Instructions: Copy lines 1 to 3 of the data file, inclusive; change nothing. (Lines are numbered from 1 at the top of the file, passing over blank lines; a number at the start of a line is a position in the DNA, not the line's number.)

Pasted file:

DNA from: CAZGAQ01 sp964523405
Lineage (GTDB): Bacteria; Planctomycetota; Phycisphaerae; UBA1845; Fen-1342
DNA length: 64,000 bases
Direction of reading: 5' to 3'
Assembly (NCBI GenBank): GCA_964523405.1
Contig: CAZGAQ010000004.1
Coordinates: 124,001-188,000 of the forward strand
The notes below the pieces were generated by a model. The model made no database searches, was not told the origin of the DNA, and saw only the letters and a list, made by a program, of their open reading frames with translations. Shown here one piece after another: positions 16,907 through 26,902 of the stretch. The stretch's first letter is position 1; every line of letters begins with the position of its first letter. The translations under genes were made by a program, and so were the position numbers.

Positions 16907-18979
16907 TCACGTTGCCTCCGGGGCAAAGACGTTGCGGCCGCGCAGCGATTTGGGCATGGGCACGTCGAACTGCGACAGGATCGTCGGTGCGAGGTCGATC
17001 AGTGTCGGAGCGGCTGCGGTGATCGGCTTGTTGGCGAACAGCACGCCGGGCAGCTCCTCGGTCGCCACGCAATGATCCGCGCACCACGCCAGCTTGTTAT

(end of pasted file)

DNA from: CAZGAQ01 sp964523405
Lineage (GTDB): Bacteria; Planctomycetota; Phycisphaerae; UBA1845; Fen-1342
DNA length: 64,000 bases